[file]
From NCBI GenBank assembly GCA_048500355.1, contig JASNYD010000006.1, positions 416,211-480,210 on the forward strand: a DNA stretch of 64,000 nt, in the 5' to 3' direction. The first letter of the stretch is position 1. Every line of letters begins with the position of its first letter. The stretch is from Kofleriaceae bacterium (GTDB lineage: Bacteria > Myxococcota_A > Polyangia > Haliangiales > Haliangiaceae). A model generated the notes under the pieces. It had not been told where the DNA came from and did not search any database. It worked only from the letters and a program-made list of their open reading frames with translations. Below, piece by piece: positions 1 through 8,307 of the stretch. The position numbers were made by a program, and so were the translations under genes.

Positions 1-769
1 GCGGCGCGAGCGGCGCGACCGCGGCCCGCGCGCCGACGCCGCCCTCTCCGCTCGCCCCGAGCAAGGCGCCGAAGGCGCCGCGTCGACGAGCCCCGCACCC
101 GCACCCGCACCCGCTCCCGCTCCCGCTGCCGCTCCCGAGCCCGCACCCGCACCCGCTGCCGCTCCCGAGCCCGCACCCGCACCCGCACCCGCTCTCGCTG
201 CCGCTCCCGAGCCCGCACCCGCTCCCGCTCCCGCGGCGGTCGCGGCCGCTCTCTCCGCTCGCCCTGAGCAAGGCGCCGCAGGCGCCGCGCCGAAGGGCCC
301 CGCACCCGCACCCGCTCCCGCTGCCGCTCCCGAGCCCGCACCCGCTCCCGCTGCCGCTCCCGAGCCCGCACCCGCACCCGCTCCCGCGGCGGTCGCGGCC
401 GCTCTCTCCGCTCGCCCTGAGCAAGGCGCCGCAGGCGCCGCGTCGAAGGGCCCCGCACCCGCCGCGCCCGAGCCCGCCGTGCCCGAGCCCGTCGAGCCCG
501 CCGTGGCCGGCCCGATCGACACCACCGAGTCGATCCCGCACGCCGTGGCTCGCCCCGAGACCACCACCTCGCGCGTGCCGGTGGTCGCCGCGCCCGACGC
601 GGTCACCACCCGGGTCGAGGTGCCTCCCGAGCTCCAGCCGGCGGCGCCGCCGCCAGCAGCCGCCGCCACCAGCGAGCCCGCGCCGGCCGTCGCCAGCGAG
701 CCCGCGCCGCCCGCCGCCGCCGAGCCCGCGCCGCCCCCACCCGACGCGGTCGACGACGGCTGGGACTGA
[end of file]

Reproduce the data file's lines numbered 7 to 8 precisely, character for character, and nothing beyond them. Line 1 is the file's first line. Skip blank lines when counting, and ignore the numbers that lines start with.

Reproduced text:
401 GCTCTCTCCGCTCGCCCTGAGCAAGGCGCCGCAGGCGCCGCGTCGAAGGGCCCCGCACCCGCCGCGCCCGAGCCCGCCGTGCCCGAGCCCGTCGAGCCCG
501 CCGTGGCCGGCCCGATCGACACCACCGAGTCGATCCCGCACGCCGTGGCTCGCCCCGAGACCACCACCTCGCGCGTGCCGGTGGTCGCCGCGCCCGACGC